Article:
A big issue when try to Alter user define table type structure TIP #108


I hope all of you aware of  User define table type (a table value parameter) which we discussed earlier in TIP #57.

Now recently one interesting incident happened. We are using a user define table type in few stored procedure and due to some business requirement change we need to change /update data type of a particular column from TINYINT to SMALLINT.

Now this change was seems very simple you just need to change a column’s data type  but when you are going to do this, you will find this is not pretty straight forward (if the User define table type is referred in different tables).

If you go through standard steps you need to follow below steps (for  a column data type change)

1) Create a new User define table  type

2) Replaced old User define table  type with new user define table type in each stored procedures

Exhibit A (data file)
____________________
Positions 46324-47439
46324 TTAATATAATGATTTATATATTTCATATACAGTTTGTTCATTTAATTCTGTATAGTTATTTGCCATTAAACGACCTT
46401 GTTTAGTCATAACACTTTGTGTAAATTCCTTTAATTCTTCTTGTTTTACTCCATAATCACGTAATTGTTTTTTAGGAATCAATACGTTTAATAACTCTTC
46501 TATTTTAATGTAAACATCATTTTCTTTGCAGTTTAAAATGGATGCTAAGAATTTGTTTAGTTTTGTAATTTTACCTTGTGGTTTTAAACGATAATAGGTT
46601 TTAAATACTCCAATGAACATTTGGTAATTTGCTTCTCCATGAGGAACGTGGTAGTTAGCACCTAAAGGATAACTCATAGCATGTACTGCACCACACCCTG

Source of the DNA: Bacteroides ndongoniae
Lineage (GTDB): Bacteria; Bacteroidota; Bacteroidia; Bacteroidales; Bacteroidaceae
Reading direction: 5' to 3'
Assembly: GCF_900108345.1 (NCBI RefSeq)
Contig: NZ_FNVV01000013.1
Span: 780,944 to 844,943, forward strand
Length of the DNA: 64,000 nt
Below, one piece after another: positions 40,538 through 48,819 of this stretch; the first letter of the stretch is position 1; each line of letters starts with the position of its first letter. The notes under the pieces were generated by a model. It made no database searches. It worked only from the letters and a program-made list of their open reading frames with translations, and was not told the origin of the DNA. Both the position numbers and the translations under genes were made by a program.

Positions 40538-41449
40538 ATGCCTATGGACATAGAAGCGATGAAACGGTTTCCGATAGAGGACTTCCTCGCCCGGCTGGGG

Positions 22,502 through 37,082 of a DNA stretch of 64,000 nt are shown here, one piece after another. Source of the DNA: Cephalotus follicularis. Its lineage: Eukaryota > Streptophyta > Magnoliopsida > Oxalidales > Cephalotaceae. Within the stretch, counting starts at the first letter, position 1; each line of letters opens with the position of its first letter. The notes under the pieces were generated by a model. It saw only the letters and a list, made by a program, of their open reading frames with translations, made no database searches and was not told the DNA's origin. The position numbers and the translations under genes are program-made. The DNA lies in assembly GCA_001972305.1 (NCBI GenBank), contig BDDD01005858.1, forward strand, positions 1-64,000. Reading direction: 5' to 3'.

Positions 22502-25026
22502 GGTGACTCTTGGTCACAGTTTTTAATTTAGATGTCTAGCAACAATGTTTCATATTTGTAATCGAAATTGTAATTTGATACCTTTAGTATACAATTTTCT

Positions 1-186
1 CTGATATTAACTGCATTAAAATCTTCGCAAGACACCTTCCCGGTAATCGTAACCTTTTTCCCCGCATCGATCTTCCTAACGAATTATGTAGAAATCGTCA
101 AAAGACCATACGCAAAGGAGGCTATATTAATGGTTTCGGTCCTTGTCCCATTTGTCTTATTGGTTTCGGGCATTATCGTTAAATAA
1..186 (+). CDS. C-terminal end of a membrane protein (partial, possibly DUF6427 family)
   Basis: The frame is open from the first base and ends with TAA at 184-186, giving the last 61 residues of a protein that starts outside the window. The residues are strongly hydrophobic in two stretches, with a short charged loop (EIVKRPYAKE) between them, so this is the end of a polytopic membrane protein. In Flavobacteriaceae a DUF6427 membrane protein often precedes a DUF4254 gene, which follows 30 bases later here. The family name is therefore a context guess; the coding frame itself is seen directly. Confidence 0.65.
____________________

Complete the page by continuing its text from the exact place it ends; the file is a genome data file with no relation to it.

3) Remove old User define table type.

And , I would like to say a big thanks  Mr.Norlado  who post an alternative on stackoverflow

below is the alternative steps

1) Rename the existing table type with following command

EXEC sys.sp_rename ‘dbo.StudentTableType’, ‘zStudentTableType’;

2) Create Table type with your  changes which you want

CREATE TYPE dbo.StudentTableType AS TABLE(
    StudentId INT NOT NULL,
    Name VARCHAR(255) NOT NULL,
    ClassId SMALLINT — changed from tinyInt to smallint

3. Update the reference in sql entities


SELECT referencing_schema_name + ‘.’ + referencing_entity_name
FROM sys.dm_sql_referencing_entities(‘dbo.StudentTableType’, ‘TYPE’);


    EXEC sys.sp_refreshsqlmodule @name = @Name;


4. Now drop the renamed table type

DROP TYPE dbo.zStudentTableType;